In California, real estate is fast approaching and/or surpassing record-setting valuation. Current property owners are reaping the benefits of the increased equity they are achieving. Investors are flocking to the market as well looking to profit from the current climate. As prices climb, more and more people are looking for Walnut Creek houses for rent, which makes owning a rental property in the area a smart investment.
Property values are not only climbing, but the rent you can charge is also climbing at a reasonably steady pace. However, you still need to be prudent and watch out for overpriced assets on the market. Without proper valuations prior to purchasing a property, a real estate investor can significantly impair their portfolio.
In this blog post, we’re going to go over a few methods that are commonly used to make certain you are properly valuing a property prior to purchasing the asset.
The income approach
The income approach is used to determine an asset’s value by figuring out the annual capitalization rate. This number is calculated by taking the annual projected income and dividing it by the current value of the property in question. For example, if a rental property costs $200,000 to purchase, and the annual rent collected is $18,000 ($1,500 per month x 12 months) then the annual capitalization rate would be 9%.
In the majority of geographic areas, an asset with anywhere between an 8-12% cap rate is considered a good option. However, it’s important to remember that the higher the demand in the area, the lower the cap rate will be. Desirable metropolitan areas like San Francisco and Oakland can yield a cap rate of closer to 4%, yet still be considered a solid investment. The income approach is a relatively simplistic model, so it’s important to take potential additional expenses like mortgage interest into consideration to ensure your valuation is accurate.
The sales comparison approach
The sales comparison approach is the most widely utilized valuation model for residential real estate transactions. Both real estate agents and real estate appraisers use this method. The approach is based on having similar properties in the local geographic area that have been recently sold or rented out.
When looking to purchase an investment property, potential investors like to see the sales comparison approach factored out over a few years, so that they can analyze any positive or negative trends that may be occurring.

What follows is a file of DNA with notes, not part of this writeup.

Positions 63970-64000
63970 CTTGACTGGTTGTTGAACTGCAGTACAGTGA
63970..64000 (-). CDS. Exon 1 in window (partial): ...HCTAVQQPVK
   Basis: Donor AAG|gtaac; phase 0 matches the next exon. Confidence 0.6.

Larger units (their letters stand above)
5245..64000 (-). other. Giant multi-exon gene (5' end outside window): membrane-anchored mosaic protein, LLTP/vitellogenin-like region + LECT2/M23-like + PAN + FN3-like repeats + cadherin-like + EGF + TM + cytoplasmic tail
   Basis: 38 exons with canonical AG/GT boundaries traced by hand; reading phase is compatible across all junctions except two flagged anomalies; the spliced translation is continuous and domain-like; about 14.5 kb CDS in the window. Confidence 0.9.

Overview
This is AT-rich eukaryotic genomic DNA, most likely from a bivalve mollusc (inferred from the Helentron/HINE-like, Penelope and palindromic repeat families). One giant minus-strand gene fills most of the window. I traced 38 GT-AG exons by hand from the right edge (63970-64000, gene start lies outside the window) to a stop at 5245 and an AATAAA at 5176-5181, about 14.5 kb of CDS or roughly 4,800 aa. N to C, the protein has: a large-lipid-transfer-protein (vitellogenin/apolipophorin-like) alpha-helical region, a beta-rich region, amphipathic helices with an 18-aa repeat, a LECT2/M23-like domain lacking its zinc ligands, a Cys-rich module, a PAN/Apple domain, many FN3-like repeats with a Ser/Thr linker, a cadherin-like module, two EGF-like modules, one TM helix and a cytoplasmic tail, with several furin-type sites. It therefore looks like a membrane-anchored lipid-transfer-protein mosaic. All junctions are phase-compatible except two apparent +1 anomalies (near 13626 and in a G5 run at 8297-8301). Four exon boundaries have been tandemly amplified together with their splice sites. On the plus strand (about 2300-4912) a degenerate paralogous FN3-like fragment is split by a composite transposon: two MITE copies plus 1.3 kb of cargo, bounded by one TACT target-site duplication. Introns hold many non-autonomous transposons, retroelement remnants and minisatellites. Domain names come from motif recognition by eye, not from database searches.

This method relies heavily on comparing apples to apples. Things like square footage, number of bedrooms, and lot size factor in heavily when making comparisons. Many appraisers and real estate agents calculate a price per square foot as a basis. Once you’ve determined what that number is, it’s reasonable to expect a similar value in similar properties nearby.
Gross rent multiplier
GRM is based on estimating the amount of rent that a property owner can reasonably expect to obtain from the asset on an annual basis. This number is calculated before utilities, taxes, and insurance expenses are taken into account. This method is quite similar to the income approach but doesn’t use a capitalization rate. This method isolates the gross rents that are reasonably expected.
To calculate the gross rent multiplier, simply divide the cost of the asset by the rent you expect to collect every year. For example, if a property is priced at $450,000 and you think you will receive $36,000 in annual rent ($3000 per month) the gross rent multiplier would be equal to 12.5. The lower the figure, the better. A good range to look for is typically somewhere between 4 to 7. However, if the GRM is higher it doesn’t necessarily mean it’s a bad investment. It just means that the asset might take a while longer to pay for itself.
These are a few of the standard methods used to properly evaluate the worth of real estate. Be sure to look for a future blog post where we will continue the discussion. As always, please contact PMI Contra Costa with any property management Walnut Creek California questions or inquiries.